This blog is cross-posted from the CGAP-Ford Foundation Graduation Program website.
I am Adam Kemmis-Betty and I work at Innovations for Poverty Action (IPA) where I’m responsible for coordinating the randomized impact assessment of the Peru Graduation Pilot. I recently coordinated the baseline survey of the initial status of those eligible to participate in the pilot. This allows us to see how those who will actually participate will fare compared with others at the end of the program.
The survey has already shown its value by revealing that, despite their isolation and lack of access to finance, the people in the pilot project may indeed be poorer than other Peruvians but surprisingly they have higher incomes than families being assisted in other CGAP-Ford Foundation Graduation Programpilot efforts. In short, the baseline survey is finding that the families we looked at in Peru have a diverse range of crops and animals, relatively good access to health and education services, and some were in fact saving even without access to a formal financial institution. Here’s how we approached the survey and what we found in detail.
Over the summer, the Peru Pilot implementation team composed of Asociacion Arawiwa and PLAN Peru selected participants for the program. They used a scorecard based on their knowledge of the area, observations, and interviews to identify the 86 poorest villages in the zone. Within each village they then asked the community to identify their poorest members during a participatory wealth ranking exercise. Through this process, they came up with a list of the poorest 3,200 poorest families in the area.
That’s when IPA stepped in: in order for the randomized impact assessment to take place, we randomly assigned villages and families into treatment and control groups. The pilot is now working with a treatment group of 826 families. And there is a control group of 802 families within treatment villages and another control group of 792 families within control communities. Having control groups within villages where some families are participating in the program will allow us to see if the pilot has any indirect impact on those who don’t participate in the program but who live in communities where it is being implemented.
We have just completed the baseline survey with treatment and control groups. The preliminary results from the baseline survey are confirming that this pilot stands out for the remoteness of the villages. Eighty-two percent of villages are only reachable by dirt track and only 32 percent of communities are accessible with public transport more than weekly. However, access to health and education services is relatively good: 84 percent of villages have a primary school, 29 percent have a secondary school and 24 percent have a health post.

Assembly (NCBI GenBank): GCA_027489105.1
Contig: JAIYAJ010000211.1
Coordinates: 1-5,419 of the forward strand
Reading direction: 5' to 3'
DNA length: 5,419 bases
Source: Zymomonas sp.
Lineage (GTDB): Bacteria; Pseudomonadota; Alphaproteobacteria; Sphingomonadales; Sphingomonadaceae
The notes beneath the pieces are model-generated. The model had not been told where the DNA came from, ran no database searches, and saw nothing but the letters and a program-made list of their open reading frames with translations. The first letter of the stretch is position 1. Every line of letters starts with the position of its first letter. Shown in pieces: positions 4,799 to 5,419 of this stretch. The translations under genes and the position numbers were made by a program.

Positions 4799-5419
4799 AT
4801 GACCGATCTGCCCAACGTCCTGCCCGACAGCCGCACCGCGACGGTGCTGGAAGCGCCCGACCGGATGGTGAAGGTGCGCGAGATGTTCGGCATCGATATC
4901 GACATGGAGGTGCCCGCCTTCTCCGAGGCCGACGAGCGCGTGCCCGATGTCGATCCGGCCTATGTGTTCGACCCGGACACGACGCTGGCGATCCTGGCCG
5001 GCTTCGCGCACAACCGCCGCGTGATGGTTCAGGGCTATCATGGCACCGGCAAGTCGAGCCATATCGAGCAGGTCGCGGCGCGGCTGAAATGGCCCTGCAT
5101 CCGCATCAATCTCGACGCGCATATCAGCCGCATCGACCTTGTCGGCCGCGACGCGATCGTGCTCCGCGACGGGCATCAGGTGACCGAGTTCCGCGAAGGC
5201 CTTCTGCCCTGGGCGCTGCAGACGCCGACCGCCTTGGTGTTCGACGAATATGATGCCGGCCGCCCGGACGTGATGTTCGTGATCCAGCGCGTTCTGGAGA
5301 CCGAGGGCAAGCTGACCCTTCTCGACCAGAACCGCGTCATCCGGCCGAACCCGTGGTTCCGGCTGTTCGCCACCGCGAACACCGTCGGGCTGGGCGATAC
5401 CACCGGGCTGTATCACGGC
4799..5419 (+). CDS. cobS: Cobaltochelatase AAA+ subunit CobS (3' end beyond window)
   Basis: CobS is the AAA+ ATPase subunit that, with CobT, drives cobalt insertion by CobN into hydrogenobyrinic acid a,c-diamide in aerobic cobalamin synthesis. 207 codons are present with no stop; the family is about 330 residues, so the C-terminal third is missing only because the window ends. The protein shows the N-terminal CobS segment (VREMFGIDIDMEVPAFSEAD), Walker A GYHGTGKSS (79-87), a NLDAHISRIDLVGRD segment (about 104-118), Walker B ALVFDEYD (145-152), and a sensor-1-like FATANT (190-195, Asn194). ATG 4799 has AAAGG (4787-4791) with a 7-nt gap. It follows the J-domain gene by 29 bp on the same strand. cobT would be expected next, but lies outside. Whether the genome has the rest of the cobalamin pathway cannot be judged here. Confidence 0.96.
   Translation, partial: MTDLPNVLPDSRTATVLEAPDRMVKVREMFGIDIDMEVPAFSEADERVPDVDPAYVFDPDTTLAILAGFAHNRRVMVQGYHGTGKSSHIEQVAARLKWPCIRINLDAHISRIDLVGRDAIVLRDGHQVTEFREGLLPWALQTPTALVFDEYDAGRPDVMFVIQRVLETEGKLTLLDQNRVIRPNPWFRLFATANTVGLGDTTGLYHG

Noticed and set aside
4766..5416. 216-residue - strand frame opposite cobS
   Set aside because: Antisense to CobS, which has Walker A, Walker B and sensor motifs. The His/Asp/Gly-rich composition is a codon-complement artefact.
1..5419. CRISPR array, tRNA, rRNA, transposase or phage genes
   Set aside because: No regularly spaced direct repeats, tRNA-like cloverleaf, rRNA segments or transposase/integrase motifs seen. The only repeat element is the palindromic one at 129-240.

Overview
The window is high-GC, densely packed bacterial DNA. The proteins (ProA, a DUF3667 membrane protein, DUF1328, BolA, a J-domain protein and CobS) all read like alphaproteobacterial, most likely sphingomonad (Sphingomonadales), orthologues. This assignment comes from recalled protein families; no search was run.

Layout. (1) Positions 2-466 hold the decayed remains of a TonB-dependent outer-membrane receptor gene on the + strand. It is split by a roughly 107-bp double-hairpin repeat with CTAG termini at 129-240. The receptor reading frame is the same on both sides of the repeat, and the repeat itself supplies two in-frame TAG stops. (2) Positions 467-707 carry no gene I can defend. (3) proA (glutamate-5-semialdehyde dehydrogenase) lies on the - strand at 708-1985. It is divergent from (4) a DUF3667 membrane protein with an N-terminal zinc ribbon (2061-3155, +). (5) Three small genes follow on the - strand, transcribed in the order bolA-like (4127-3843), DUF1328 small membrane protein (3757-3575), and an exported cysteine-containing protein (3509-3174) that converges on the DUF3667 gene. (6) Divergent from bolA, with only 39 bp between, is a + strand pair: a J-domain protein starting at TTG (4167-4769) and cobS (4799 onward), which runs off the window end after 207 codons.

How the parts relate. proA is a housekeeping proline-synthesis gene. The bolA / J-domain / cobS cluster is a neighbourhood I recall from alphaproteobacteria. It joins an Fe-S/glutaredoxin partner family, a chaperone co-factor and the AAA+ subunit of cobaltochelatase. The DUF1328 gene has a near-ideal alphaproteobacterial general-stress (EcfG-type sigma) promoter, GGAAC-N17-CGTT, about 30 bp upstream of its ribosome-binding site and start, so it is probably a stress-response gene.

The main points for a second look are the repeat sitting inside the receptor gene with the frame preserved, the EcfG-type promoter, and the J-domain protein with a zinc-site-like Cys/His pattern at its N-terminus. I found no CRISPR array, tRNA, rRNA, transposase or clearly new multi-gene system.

The initial results from the baseline survey are also showing that mixed subsistence farming is the main economic activity of the project families, with 61 percent of families selected dependent primarily on farming. It is common for families to hold a diverse range of crops and animals in the area: 97 percent of families grow potatoes, 80 percent grow barley, 73 percent grow fava beans and 32 percent grow corn. Plots are on average only 0.34 hectares, although with significant variation according to the zone and altitude. Eighty-one percent of households have at least one cow, 76 percent have sheep, 65 percent guinea pigs (mainly for fattening and eating) and 79 percent chickens. Migrant labor is common in the zone. Over half of families have a least one member that engaged in wage labor in the past 12 months, typically done outside of the communities: common activities include casual work for the municipality, agricultural labor on large farms and gold mining in the rainforest.
The initial results from the baseline survey are also confirming that access to formal financial services among eligible households is limited. Although 30 percent of families reported having some monetary savings, nearly all these families keep their cash at home.